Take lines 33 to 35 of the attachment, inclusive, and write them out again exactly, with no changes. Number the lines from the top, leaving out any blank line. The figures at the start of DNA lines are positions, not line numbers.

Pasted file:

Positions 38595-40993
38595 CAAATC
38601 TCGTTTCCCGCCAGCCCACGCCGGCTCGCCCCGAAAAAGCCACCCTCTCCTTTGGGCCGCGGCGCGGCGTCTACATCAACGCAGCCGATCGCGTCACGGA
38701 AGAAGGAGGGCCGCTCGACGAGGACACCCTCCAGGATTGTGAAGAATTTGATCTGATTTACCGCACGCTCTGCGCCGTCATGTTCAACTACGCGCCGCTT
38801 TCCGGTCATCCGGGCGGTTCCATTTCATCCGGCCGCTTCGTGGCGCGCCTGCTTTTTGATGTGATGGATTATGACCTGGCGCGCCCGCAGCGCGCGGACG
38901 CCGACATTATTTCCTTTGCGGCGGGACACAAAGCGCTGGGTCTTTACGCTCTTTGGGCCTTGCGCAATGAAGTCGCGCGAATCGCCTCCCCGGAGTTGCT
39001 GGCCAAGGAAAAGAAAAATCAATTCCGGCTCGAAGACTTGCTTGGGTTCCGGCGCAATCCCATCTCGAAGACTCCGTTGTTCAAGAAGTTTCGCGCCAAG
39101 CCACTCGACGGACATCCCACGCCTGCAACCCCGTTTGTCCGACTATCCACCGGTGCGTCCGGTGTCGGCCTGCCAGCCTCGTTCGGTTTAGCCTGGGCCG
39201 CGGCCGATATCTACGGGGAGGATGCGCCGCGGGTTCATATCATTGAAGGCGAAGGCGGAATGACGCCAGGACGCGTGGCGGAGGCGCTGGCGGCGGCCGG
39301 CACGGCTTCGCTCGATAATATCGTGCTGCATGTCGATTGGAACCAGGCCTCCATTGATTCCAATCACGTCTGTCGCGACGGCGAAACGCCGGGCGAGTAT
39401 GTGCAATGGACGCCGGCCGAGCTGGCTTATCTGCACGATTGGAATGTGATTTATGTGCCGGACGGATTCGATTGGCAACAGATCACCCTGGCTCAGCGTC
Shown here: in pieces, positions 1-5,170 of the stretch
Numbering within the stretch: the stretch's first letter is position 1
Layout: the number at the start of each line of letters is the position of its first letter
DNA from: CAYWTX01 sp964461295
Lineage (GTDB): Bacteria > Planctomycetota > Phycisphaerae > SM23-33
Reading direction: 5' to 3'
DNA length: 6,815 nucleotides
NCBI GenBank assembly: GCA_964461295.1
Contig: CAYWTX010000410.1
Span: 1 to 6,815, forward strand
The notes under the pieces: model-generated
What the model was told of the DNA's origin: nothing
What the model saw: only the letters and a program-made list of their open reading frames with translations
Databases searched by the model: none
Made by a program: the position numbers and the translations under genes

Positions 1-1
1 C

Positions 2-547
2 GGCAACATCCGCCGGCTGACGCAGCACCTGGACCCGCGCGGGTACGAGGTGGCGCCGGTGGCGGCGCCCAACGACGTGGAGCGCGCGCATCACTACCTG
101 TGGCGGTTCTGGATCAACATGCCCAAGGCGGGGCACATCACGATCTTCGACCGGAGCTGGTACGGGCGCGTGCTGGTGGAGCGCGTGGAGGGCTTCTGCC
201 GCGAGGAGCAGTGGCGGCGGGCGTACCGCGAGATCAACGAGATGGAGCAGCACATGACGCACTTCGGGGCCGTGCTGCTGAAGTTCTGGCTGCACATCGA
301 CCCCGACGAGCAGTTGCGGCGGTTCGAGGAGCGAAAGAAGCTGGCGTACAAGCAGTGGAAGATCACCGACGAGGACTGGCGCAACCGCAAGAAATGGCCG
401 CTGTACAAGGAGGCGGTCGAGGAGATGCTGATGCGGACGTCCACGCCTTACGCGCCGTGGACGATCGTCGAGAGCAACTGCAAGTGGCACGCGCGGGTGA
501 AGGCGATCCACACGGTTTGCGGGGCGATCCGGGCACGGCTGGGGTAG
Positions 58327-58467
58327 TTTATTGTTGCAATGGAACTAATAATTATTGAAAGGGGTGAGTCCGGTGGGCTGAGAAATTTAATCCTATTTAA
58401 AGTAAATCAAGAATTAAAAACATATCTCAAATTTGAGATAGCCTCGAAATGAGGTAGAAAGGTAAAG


301 CCCCGACGAGCAGTTGCGGCGGTTCGAGGAGCGAAAGAAGCTGGCGTACAAGCAGTGGAAGATCACCGACGAGGACTGGCGCAACCGCAAGAAATGGCCG
401 CTGTACAAGGAGGCGGTCGAGGAGATGCTGATGCGGACGTCCACGCCTTACGCGCCGTGGACGATCGTCGAGAGCAACTGCAAGTGGCACGCGCGGGTGA
501 AGGCGATCCACACGGTTTGCGGGGCGATCCGGGCACGGCTGGGGTAG